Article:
(CNSNews.com) - In January, the U.S. Agriculture Department issued new rules for its telework program, saying "its use must be balanced" to make sure employees are getting their jobs done.
At a congressional hearing on Wednesday, USDA Secretary Sonny Perdue was asked to discuss why his department felt the need to crack down on teleworking:
What we were finding in some of the processes there, things were not moving nearly as fast. And as we began exploring that, some of the excuses were, "So and so's teleworking." And there had been waivers where some people were teleworking a majority of the time.
One kind of funny anecdote I'll relate:
In the barbershop, where a lot of things...(get) talked about, one guy was complaining about our new telework policy, and one of my aides was down there listening.
He (Perdue's aide) said, "Well, tell me about that." He said, "What's the problem?"
And he (the USDA employee) said, "Well, I'm only going to telework two days out of a pay period."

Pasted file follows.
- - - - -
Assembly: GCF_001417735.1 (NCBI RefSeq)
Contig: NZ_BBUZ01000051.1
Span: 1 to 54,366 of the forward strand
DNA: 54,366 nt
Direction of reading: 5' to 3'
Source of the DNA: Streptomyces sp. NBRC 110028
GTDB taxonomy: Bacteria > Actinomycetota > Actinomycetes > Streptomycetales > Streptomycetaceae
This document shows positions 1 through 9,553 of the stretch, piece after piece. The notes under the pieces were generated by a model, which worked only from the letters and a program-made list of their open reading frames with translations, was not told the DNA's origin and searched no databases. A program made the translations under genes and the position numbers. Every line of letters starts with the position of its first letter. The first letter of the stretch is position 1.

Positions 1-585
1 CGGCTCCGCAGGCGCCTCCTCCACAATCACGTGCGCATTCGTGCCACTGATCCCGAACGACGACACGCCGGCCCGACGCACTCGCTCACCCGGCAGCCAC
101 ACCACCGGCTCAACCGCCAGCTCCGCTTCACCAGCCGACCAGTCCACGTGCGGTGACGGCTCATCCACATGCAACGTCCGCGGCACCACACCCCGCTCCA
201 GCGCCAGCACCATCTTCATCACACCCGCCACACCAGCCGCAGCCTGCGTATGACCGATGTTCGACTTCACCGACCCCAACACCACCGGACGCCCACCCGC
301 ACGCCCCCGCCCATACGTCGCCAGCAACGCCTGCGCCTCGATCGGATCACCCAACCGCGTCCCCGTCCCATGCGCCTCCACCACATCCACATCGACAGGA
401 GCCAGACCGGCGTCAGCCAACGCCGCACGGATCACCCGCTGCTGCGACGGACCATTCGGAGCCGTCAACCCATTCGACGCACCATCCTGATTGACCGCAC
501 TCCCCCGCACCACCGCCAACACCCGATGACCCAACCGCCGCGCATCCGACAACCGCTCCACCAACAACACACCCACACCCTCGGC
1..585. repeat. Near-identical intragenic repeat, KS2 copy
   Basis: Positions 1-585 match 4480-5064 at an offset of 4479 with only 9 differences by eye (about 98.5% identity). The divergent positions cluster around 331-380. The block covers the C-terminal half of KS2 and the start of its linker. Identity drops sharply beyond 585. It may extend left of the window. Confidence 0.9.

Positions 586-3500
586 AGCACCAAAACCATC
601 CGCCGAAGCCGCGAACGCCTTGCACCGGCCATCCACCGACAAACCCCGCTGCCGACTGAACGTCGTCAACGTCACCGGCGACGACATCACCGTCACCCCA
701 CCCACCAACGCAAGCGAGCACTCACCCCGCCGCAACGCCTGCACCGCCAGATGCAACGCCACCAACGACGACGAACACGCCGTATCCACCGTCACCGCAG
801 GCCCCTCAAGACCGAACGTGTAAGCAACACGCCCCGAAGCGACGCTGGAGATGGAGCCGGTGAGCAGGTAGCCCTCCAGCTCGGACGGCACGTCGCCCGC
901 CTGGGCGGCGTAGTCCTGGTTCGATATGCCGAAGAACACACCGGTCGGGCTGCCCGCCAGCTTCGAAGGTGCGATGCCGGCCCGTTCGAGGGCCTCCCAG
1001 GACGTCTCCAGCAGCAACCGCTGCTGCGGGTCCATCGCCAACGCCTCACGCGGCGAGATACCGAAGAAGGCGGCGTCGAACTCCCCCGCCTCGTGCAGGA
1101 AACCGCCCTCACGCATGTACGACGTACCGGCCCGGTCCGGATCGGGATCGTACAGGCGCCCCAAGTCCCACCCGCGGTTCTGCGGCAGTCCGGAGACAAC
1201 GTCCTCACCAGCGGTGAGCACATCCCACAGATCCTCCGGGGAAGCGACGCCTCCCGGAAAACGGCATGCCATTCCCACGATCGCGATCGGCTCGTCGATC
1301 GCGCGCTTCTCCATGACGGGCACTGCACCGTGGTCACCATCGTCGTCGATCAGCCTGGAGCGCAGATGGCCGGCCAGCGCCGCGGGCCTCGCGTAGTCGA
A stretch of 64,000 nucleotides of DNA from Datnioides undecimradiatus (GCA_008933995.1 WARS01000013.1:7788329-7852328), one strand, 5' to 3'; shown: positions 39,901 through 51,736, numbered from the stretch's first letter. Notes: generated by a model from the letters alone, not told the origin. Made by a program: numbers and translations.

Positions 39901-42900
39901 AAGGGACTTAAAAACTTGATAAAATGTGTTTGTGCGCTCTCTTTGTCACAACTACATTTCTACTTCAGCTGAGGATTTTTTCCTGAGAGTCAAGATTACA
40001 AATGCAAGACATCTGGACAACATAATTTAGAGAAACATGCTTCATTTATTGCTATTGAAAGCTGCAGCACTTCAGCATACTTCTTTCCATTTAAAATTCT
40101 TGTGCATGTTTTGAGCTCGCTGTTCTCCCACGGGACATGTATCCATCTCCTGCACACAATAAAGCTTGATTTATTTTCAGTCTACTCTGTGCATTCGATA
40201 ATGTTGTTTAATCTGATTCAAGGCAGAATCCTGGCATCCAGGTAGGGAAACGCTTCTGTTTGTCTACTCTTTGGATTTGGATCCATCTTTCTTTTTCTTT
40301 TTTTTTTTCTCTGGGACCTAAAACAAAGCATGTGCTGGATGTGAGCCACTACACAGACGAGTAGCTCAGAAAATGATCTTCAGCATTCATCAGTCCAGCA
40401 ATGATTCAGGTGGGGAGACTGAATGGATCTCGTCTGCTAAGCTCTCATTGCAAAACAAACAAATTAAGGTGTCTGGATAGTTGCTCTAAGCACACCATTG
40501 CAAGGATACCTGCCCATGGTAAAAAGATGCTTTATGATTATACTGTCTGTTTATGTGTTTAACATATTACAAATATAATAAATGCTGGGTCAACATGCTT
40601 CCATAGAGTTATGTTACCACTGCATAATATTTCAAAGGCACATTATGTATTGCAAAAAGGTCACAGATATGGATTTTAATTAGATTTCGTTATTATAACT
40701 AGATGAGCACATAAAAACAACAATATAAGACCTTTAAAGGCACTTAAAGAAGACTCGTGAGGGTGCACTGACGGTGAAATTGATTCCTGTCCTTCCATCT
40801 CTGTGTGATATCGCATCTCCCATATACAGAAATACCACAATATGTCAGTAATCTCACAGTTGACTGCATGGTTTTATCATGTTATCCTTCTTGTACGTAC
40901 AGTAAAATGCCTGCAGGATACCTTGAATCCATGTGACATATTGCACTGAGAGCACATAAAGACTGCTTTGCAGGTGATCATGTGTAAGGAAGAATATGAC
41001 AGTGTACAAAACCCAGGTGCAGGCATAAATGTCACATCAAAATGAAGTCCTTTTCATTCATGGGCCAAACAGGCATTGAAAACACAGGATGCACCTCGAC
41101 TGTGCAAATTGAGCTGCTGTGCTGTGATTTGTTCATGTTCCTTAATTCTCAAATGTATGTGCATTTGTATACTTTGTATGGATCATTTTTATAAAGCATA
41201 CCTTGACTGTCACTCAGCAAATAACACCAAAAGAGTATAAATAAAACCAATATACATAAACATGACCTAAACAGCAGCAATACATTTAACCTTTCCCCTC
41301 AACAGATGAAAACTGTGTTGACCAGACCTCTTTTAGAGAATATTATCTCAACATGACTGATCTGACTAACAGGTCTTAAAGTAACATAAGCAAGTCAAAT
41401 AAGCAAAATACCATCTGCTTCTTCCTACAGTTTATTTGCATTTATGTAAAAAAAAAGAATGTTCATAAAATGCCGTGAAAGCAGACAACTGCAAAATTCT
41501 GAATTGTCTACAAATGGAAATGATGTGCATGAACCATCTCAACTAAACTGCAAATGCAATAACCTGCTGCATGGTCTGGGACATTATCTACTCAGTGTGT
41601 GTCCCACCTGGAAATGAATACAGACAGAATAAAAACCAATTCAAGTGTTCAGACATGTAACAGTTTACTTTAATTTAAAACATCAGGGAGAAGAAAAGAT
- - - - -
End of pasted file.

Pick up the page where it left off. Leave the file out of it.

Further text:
He (the aide) said, "Well, what's your job?"
He said, "Maintenance."
And that -- that's kind of a hyperbolic example of what was happening there. People - it became an entitlement that people felt like they could just telework from any job, and there were some jobs that didn't fit teleworking.
The USDA's new telework policy runs 12 pages and says employees who sign telework agreements may work from home no more than two days a pay period.
USDA says the use of telework may not "diminish employee performance or agency and staff office operations, or negatively affect the ability of the Department to achieve its mission and provide high quality service to its customers."
Employees are ineligible for telework if their duties require their physical presence on a daily basis; if they require access to specialized equipment on a daily basis; or if they need to access classified materials on a daily basis.
An employee's performance and conduct may also make them ineligible for telework.